Signage for disabled updated

Kelowna is taking a stand against slapping outdated labels on people with disabilities.

Kelowna is taking a stand against slapping outdated labels on people with disabilities.

City politicians voted unanimously to remove the words “handicapped” and “disabled” from all municipal publications and signs, replacing them with the term “persons with disabilities.”

While the former descriptors may seem innocuous enough, city staffer Birte Decloux told city council they’re rooted in negative judgments which the accessibility advisory committee believes have seen their day.

“Although handicap is a common term in the sports world, it started in the 17th century, and (represented) someone with a cap in hand,” said Decloux, acting out a gesture associated with panhandling.

While Decloux’s use of “cap in hand” by definition is at odds with what’s been accepted into the etymology dictionary, all versions do indicate a shortcoming.

Explaining why the term disabled is inappropriate, Decloux said it’s an erroneous label and a stereotype because a person’s disability may affect only one aspect to his or her life.

Referring to wheelchair-bound athletes, she explained, “A person may feel extremely able, just unable to walk…Now the focus is on a positive attitude, not a historically negative term.”

For the most part people don’t like to be labelled, she explained, so it follows that community members with disabilities would prefer to be recognized for their individual abilities and contributions rather than broad generalizations.

Changes would bring the city in line with federal and provincial practices, as they’ve used the alternate terminology as the standard for their signage.

The cost to alter the wording, she added, would be minimal. Already city signage for parking and recreational facilities use the correct terminology.

Publications, forms and correspondence that aren’t up to snuff will be updated as they need to be replaced and the media relations department is working on a style guide.

 

Just Posted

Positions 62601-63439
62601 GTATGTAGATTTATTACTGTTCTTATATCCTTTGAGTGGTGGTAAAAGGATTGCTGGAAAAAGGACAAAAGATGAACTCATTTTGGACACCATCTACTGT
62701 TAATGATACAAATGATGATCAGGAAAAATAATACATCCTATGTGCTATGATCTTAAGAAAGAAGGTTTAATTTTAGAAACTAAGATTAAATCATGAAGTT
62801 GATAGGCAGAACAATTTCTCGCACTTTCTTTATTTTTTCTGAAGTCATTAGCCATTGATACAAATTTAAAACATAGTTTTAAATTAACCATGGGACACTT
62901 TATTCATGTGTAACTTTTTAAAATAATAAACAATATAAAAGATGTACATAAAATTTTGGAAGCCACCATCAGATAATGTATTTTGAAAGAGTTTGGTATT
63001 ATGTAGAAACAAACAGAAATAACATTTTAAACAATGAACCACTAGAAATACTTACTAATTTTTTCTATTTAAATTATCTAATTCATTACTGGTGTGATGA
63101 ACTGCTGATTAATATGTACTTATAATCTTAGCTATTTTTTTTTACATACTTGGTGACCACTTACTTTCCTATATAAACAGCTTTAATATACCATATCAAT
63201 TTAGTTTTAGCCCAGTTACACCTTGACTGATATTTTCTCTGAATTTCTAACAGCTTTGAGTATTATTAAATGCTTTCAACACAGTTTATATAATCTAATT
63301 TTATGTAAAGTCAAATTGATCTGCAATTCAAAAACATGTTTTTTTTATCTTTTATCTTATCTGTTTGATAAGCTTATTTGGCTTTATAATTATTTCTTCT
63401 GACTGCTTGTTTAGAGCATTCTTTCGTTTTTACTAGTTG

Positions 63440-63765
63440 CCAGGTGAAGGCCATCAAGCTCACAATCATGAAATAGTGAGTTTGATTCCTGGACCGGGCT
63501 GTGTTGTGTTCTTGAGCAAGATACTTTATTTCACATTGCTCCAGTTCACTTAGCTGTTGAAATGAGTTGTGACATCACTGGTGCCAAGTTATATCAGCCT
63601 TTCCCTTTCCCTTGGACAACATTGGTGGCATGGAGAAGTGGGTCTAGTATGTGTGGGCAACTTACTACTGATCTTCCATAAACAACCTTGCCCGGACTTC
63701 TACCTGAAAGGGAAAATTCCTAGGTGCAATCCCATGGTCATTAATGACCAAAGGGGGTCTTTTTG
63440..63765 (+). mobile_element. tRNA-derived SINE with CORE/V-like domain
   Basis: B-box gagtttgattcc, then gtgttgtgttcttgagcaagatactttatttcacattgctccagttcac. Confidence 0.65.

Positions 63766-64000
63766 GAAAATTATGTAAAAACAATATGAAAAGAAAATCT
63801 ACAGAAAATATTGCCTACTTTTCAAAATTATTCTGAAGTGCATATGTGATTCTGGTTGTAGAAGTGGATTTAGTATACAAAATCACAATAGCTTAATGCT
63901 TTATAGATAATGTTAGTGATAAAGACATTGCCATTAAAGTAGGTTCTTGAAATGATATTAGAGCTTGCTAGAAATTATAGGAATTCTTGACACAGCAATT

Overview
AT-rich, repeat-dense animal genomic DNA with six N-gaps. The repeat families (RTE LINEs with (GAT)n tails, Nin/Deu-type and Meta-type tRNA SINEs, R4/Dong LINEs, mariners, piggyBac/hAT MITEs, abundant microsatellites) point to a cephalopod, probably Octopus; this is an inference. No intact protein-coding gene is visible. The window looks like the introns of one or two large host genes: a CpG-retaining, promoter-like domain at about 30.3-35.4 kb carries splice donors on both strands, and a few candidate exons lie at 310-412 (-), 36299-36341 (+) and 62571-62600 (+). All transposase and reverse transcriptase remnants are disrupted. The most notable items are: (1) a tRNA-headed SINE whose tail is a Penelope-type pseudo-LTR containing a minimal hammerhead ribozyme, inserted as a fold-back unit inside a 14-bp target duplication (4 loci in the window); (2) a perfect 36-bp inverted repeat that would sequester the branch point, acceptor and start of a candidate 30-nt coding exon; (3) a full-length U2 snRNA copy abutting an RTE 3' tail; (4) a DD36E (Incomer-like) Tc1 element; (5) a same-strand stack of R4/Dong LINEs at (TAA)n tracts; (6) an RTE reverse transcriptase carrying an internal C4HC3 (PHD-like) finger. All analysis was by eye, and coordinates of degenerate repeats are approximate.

Wildfire near Peachland shows no growth overnight

Fire chief Dennis Craig said wind was blowing the fire away from homes

Okanagan Mountain Park fire shows no growth overnight

The wildfire, also called Goode’s Creek wildfire, continues to burn near Kelowna

Update: Wildfire near West Kelowna mapped at 10 hectares

The wildfire near Glenrosa is considered out of control

Okanagan Wildfires: The latest on wildfires and evacuations

A Saturday morning look at the major wildfires impact the Okanagan and Similkameen.

UPDATED: Mount Eneas fire grows to 1,374 hectares

Regional District Okanagan-Similkameen issues evac alerts for properties in Area F.

BC Wildfire update on Okanagan blazes

Watch the media briefing on the current fire situation in the Okanagan.

From hot dog to not dog: stuffed toy prompts car break in

B.C. couple said dog toy had been in the backseat for 18 years without problems

Wildfire crews working to strengthen line around fire near Summerland

The Mount Conkle wildfire is 90 per cent guarded

Open water swimming from B.C. to Washington in 24 hours

The swim will take a full day, meaning Susan Simmons will be swimming in the black of night

Cigarette packs with graphic images, blunt warnings are effective: focus groups

Warnings considered effective flag ailments smoking can cause, like colorectal and stomach cancers

Canada’s title hopes quashed at Rugby Sevens World Cup in San Francisco

On the men’s side, Canada was eliminated in the round of 16 as they were shut out by Argentina 28-0

‘We are doing the right thing:’ Protesters dig in at anti-pipeline camp

B.C. Supreme Court ruled in March that both the camp and a nearby watch house could remain in place

Astronaut drops in on Kraftwerk gig, plays duet from space

Alexander Gerst becomes an astronaut musician with live performance from International Space Station

Wildfires near Vernon extinguished

BX, Dee Lake and Irish Creek fires all out

Most Read